National debt chart.

What You Need to Know About the Long-Term Budget Outlook

Each year, the nonpartisan Congressional Budget Office produces a long-term forecast for budget deficits, national debt, revenue, and government spending. Here’s what you need to know about where we are headed. See a more detailed analysis that includes alternative projections if the recent tax cuts and spending increases are extended here

 

Without changes, the debt will reach levels never seen before.

  

  • Under current law, national debt held by the public will exceed the size of the U.S. economy by 2034 and set a new record of 108 percent of the economy by 2037.      
  • Debt will nearly double from 78 percent of the economy today to 144 percent by 2049. 
  • The situation would get even worse if tax cuts and spending increases currently set to expire are extended. Under this scenario, debt will exceed the size of the economy by 2028, hit a new record by 2030, and double the size of the economy by 2047. 
  • Waiting to fix the debt will likely hurt future generations. As the report states, “In all likelihood, if policymakers postponed fiscal tightening and debt as a share of GDP continued to rise, the changes necessary to stabilize debt would place an even greater burden on future generations.”

Autopilot spending will drive debt upwards. 

  • An aging population and rising health care costs per person will increase spending on Social Security and federal health care programs like  Medicare. This spending is essentially on autopilot since no annual approval by Congress is required.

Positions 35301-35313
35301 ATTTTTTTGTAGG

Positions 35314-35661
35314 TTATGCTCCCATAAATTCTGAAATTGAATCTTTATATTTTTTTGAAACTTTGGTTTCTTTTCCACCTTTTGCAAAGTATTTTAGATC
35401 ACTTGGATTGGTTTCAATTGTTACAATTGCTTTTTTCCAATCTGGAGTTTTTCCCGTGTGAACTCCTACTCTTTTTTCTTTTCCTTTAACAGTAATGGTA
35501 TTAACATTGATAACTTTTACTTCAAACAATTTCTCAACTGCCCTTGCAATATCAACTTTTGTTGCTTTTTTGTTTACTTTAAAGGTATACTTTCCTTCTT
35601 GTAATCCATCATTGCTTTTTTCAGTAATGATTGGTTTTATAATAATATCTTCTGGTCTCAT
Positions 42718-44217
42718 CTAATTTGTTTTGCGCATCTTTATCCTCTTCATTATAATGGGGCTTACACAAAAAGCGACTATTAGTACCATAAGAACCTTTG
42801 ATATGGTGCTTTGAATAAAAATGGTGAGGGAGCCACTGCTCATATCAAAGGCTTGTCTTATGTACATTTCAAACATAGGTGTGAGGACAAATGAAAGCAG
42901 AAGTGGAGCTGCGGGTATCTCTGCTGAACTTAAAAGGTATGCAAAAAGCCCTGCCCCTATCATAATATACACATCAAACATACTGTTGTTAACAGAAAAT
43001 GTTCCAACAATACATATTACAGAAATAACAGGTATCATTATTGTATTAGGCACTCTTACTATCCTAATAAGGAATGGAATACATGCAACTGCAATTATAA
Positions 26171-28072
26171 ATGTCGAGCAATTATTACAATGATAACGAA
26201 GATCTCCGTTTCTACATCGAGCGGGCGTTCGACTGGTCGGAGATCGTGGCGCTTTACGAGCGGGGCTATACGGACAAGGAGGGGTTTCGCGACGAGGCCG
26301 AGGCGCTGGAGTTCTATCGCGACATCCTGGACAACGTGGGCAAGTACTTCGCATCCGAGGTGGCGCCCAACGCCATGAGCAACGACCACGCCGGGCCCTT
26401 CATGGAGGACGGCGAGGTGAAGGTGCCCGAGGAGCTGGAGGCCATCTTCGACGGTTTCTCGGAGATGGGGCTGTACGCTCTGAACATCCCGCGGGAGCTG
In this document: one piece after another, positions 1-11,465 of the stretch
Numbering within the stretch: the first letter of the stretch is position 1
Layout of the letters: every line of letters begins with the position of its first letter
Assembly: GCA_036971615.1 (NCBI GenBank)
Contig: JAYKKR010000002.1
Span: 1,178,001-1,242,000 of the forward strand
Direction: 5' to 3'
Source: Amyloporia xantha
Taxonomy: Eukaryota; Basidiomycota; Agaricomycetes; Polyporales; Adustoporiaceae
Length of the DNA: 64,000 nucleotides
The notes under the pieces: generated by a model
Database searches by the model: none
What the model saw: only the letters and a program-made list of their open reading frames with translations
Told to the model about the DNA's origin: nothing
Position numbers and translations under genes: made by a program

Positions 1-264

• Interest on the debt will be the fastest growing part of the federal budget and will more than triple as a share of the economy by 2049, reaching record levels. By 2046, the government will spend more on interest than all discretionary spending, including defense.
  • Spending on Social Security, health care, and debt interest will exceed all revenue by 2041 under current law. 

Growing debt is a real threat to the economy and our future.  

  • The economy will grow more slowly if debt continues to rise. Under current law, average income will be $5,500 less in 30 years with rising debt compared to debt reduced to its historical level of 42 percent of the economy. Income will be $9,000 lower if current tax and spending policies are extended.
  • Growing interest payments will crowd out spending on investments in education,  infrastructure, and basic research that can boost economic growth and standard of living.
  • Growing debt also increases the risk of a fiscal crisis down the road and leaves the country less able to respond to crises that may arise.

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